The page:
Canada and VanHorne

Discussion in 'The Real Thing- North America' started by MasonJar, May 31, 2005.

  1. MasonJar

    MasonJar It's not rocket surgery

  2. Matthyro

    Matthyro Will always be re-membered

    Interesting articles Andrew. Thanks for the links.
  3. Chessie6459

    Chessie6459 Gauge Oldtimer

    Thanks for sharing the links Andrew. :wave: :wave:
  4. spitfire

    spitfire Active Member

    Very interesting articles Andrew. Thanks for the great read! :)

  5. railwaybob

    railwaybob Member

    I wish these reporters would get things right! William C. Van Horne was not hired by the Canadian government. He was hired by the CPR syndicate after they had had a horrible year in 1881 with constructing their railway line. Van Horne was hired by the CPR's George Stephen and Van Horne, in turn, hired William Shaughnessy. Van Horne pushed the track across the prairies and Shaughnessy held the creditors at bay while still being able to acquire supplies and materials to build the railway line.

    Shaughnessy purchased all kinds of rails, track materials, and supplies during the winter of 1882 and stock-piled them in Winnipeg so that they were out of reach of the creditors. When the season opened in 1882, Van Horne organized the work so that you had the famous construction techniques that were used in building subsequent railway lines.

    Van Horne was a person of vision who could sniff out a way to make a buck out of a sow's ear. The Banff Springs Hotel was first established in 1886 by Van Horne. When he later retired from the CPR, he went to Cuba and was responsible for building most of the railway lines in Cuba.

    Shaughnessy succeeded Van Horne as President of the CPR and continued with his penny-pinching ways, even when the CPR was afloat with cash. While Van Horne is given lots of credit for building the line, it was Shaughnessy who fended off the creditors and contractors with a multitude of tricks. When he found an error in the volumes of excavation on one invoice from one contractor, he immediately had an investigation done of all of the contractors' invoices. This gave the CPr an extra 6 months of time.

    Of course, the saviour of the day was Louis Riel, a Métis, who caused an uprising for the second time in Manitoba (today Saskatchewan) in the area of North Battleford. At that time, the CPR was completely out of cash and ready to declare bankruptcy. Sir John A. MacDonald, prime minister of the day, was waffling about lending more money to the CPR.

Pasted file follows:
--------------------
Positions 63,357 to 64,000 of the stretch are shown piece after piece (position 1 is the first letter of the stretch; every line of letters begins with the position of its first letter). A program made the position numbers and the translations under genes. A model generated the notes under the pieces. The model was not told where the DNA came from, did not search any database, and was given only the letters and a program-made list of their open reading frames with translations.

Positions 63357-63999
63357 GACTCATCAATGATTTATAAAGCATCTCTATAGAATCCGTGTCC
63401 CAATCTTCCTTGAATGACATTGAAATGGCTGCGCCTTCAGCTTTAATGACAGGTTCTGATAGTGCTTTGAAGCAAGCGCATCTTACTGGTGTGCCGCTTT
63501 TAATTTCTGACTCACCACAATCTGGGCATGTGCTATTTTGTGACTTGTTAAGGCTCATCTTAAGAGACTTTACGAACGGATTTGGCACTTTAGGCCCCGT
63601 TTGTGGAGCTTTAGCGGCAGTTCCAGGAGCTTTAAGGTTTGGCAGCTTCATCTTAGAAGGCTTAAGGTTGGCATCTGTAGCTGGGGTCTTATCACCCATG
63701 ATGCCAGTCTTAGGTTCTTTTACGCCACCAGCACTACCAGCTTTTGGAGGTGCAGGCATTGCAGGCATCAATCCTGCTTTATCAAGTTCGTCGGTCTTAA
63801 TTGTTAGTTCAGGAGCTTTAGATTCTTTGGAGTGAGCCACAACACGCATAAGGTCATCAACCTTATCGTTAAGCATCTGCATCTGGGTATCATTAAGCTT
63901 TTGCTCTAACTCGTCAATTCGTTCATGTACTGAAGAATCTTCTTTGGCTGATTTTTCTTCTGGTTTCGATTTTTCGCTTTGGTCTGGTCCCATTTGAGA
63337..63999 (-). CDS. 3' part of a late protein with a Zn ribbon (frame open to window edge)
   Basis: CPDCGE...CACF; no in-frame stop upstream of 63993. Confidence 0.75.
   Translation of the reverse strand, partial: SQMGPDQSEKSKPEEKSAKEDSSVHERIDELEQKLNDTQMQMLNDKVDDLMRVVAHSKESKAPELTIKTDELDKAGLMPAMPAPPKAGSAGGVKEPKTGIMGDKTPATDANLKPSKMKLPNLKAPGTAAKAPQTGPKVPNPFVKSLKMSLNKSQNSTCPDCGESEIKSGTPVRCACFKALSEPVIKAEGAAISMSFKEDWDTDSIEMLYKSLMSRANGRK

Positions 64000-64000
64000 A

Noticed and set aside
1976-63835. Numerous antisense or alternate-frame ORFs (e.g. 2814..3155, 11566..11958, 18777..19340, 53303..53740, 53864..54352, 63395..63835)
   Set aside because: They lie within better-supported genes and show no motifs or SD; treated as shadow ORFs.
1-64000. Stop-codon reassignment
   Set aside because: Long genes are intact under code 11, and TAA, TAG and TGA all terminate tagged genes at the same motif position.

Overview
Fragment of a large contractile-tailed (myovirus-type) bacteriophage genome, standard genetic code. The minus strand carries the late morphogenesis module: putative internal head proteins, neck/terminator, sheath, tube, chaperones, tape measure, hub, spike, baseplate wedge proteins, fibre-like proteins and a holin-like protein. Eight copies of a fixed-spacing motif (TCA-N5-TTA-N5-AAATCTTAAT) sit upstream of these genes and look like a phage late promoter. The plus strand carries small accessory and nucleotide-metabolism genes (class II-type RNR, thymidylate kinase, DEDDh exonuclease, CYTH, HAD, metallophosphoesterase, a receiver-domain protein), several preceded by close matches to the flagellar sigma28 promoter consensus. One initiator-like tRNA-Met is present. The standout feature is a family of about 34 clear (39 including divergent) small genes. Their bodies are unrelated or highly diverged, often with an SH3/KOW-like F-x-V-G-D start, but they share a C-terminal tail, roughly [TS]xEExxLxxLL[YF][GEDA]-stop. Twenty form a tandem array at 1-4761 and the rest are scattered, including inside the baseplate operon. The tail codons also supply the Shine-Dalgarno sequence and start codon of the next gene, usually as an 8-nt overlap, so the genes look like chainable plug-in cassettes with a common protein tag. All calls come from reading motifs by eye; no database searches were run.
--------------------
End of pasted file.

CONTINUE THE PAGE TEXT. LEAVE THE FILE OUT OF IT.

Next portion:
With the shots being fired at North Battleford, Van Horne promised to transport all of the Canadian troops along the uncompleted CPR line from Central Ontario to Manitoba. With the quelling of the Riel Rebellion in record time, the government lent the CPR the $5 million it needed and thus avoided a major financial crisis. Riel, for his troubles, was hung. Just recently, he was recognized as being one of the fathers of confederation.

    If you want to read a complete history of Van Horne, I would suggest two books - "Van Horne's Road" by Omer Lavallée, and "Lords of the Line". There is also a new book just recently out by Valerie Knowles, I believe the title is "From Telegraph Operator to Titan" which is a most comprehensive book on Van Horne.

    Bob M.

    PS - Grizzlies habituate the east side of the mountains so you won't find grizzlies on the west side of the mountains. It's the black bears that are on the west side. And, unfortunatly, there is no lager which is called "Grizzly Beer".
  6. galt904

    galt904 Member

    I've been reading Pierre Berton's The National Dream and The Last Spike. Van Horne was certainly a multifaceted character with many talents and interests! Wonder how he found time for all his interests?

    Also, I thought Battleford was in the NWT prior to becoming part of Saskatchewan, Manitoba being just a "postage stamp" on the map prior to it expanding to it's present borders?
  7. railwaybob

    railwaybob Member

    North Battleford, being part of the Hudson's Bay basin was part of Rupert's Land which was owned by the Hudson's Bay Company. There's an article in today's National Post about the acquisition of Rupert's Land in 1870 and the Deed of Surrender. I believe it then became part of Manitoba but was later sliced off as the Province of Saskatchewan.
  8. MasonJar

    MasonJar It's not rocket surgery

  9. spitfire

    spitfire Active Member

    Bob, there's quite a buzz about the new Van Horne biography over on the CP SIG. Sounds like a great book. if anyone's interested. You don't have to be a member of the SIG to join the mailing group.

  10. railwaybob

    railwaybob Member

    Belonging to the Ottawa Railway History Circle, I know Valerie Knowles husband quite well. David was talking on many occasions about the work that Val had been doing on the book. And her approach was not from the railfan's perspective which I think has resulted in a different look at Van Horne. She is an exerienced writer and journalist. The book has been many years in the making as Val has done very extensive research on Van Horne. She had unlimited access to Van Horne's personal papers and she travelled quite extensively gathering her information.

    Then she took her time meticulously writing the book. While some people might consider it a lengthy tome, it is a definite "must read" for anyone interested in the life of Van Horne and how he moved the CPR forward. "Lords of the Line" was a very interesting book on the life and times of the CPR titans but I think "From Telegrapher to Titan" definitely tops "Lords".

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